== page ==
Farm Bill Plows Under King Amendment
On top of major gains in Congress in recent weeks to get government-owned chimps out of labs and to prevent the resumption of commercial horse slaughter on U.S. soil, we are poised to see a major upgrade of the federal law against animal fighting and to kill off the destructive amendment from Rep. Steve King, R-Iowa, to nullify a host of animal welfare laws.
We’re likely to have a powerful new weapon in our war against organized dogfighting and cockfighting operations with approval by a House-Senate conference committee of a final Farm Bill package. Last night, after months of tense negotiations, the conference committee sent the gargantuan bill to the House and Senate for an up-or-down vote, and that package includes an HSUS-backed animal fighting measure. That provision will create two new federal crimes: attending any animal fighting spectacle or bringing a child under 16 to such an event. We worked with our allies in Congress to introduce this legislation three years ago – and with Rep. Jim McGovern, D-Mass., Senate Chairwoman Debbie Stabenow, D-Mich., Sen. Richard Blumenthal, D-CT, Sen. Mark Kirk, R-IL, Sen. David Vitter, R-La., Rep. Tom Marino, R-PA, and others to get it added to the Farm Bill – to give law enforcement additional tools to round up the entire cast of characters involved in animal fighting.
The bigger news though related to the Farm Bill is that the conference committee nixed the “King amendment,” which was originally folded into the House Farm Bill during committee. Authored by long-time anti-animal welfare politician Steve King, the amendment had the potential to negate most state and local laws on the production or manufacture of agriculture products. King aimed to nix state laws protecting farm animals, but the measure was so broadly written that it could have preempted laws covering everything from child labor to dangerous pesticides to labeling of farm-raised fish and standards for fire-safe cigarettes. A broad coalition of groups and individuals opposed the King amendment, including the National Conference of State Legislatures, County Executives of America, Fraternal Order of Police, National Sheriffs’ Association, Mississippi and Arkansas Attorneys General, Iowa Farmers Union, Safe Food Coalition, and professors from 13 law schools (see full list of more than 500 organizations, newspapers, officials, and others who publicly stated their opposition).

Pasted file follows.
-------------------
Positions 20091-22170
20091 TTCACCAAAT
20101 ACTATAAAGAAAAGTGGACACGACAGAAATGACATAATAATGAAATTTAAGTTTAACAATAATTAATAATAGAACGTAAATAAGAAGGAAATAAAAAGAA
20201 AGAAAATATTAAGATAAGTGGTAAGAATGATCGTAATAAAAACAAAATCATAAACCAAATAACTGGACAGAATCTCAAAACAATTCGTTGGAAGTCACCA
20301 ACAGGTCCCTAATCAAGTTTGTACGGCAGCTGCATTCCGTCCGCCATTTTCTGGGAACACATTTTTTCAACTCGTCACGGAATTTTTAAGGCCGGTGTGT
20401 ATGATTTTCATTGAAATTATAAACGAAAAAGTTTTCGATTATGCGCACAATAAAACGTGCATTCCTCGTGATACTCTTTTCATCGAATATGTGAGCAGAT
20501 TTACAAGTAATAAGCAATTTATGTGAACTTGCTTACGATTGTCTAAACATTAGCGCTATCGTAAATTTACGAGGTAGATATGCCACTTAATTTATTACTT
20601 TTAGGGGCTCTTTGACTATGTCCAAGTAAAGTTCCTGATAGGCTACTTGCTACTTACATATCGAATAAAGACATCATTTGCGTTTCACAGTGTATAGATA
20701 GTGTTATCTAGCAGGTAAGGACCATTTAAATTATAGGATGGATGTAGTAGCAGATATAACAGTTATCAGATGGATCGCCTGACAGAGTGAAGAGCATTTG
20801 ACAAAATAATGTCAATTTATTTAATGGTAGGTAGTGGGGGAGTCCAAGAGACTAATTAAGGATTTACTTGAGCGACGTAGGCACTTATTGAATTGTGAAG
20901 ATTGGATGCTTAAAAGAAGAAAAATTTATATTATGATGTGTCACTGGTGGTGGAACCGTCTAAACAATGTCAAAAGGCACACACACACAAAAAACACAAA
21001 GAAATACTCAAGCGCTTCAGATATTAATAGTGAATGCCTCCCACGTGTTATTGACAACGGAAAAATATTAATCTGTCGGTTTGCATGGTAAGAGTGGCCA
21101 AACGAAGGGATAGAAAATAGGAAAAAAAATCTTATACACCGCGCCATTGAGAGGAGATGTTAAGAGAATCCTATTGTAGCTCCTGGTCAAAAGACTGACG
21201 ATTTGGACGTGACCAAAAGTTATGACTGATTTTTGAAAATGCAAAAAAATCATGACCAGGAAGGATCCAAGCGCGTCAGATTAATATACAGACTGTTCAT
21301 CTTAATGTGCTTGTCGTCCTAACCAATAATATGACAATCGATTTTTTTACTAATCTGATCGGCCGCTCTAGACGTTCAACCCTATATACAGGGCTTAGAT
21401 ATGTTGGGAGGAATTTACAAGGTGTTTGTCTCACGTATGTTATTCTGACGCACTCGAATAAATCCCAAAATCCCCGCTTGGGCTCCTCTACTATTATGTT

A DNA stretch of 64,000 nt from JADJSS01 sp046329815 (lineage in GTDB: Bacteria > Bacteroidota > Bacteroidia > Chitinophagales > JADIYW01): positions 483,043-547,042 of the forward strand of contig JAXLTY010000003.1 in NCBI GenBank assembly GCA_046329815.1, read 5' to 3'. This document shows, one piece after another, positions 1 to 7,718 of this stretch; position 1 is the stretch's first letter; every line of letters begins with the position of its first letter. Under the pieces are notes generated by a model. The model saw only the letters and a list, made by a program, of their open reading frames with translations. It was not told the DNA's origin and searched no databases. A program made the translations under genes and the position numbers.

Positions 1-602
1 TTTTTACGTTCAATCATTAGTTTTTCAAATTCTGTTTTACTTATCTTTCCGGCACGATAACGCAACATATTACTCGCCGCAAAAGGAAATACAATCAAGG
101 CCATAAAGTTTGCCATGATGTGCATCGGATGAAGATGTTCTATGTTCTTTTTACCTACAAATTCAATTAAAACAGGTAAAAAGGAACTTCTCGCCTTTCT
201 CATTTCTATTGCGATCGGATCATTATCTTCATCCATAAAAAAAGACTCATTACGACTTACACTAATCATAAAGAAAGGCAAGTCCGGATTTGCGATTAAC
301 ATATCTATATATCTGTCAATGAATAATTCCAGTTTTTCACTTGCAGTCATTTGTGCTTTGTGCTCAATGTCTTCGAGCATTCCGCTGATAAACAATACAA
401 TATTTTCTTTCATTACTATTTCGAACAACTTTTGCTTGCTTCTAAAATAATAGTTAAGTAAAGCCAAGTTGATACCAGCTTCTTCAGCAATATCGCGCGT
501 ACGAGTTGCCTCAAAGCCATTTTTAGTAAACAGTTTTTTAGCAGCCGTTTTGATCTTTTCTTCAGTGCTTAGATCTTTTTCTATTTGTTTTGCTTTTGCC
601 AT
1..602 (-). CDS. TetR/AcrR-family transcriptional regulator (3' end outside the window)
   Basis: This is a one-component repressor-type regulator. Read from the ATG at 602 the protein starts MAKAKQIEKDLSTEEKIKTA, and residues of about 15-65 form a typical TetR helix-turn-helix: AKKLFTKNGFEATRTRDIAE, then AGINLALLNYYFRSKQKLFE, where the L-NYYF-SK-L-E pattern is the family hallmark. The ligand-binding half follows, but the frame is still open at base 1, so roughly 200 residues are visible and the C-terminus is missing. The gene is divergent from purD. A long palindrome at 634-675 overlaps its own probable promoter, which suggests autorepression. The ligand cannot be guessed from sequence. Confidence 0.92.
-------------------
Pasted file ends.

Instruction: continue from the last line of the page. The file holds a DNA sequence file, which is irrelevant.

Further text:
The HSUS and HSLF express their thanks to the conference committee members, especially Chairwoman Stabenow and Reps. Jeff Denham, R-Calif., Kurt Schrader, D-Ore., and Rep. Jim Costa, D-CA, who led the effort to keep the King amendment out of the final package, and also to the bipartisan group of 23 Senators and 169 Representatives—led by Sen. Dianne Feinstein, D-Calif., and Reps. John Campbell, R-Calif., Schrader, and Gary Peters, D-Mich.—who wrote to the conference committee leaders opposing the King amendment.
Although we’re disappointed the final Farm Bill didn’t include important reforms curbing agribusiness subsidies to large-scale factory farms, we are pleased that the conference report preserved Country-of-Origin Labeling (COOL) of meat products and the GIPSA (Grain Inspection, Packers & Stockyards Administration) rule, given that we support labeling and competition provisions to give small farmers a fair chance to make it in the marketplace.
Because the Farm Bill nixed the King amendment and did not nullify COOL and GIPSA provisions, the National Cattlemen’s Beef Association, the National Pork Producers Council, and other meat lobby trade groups announced they will oppose the Farm Bill. They didn’t get their way in seeking a repeal of animal protection laws and denying the public the right to know what country their food came from, so they want to dump the entire bill (despite the taxpayer largess they’ll enjoy if it passes).
We are disappointed that the Farm Bill did not include a landmark agreement between HSUS and the United Egg Producers to provide better living conditions for laying hens, but we’ll now redouble our efforts in Congress to get that measure passed through different legislative avenues.
In the meantime, we’ll be urging lawmakers to pass the Farm Bill, driving a stake into the heart of the King amendment and fortifying our nation’s commitment to rooting out dogfighting and cockfighting crimes.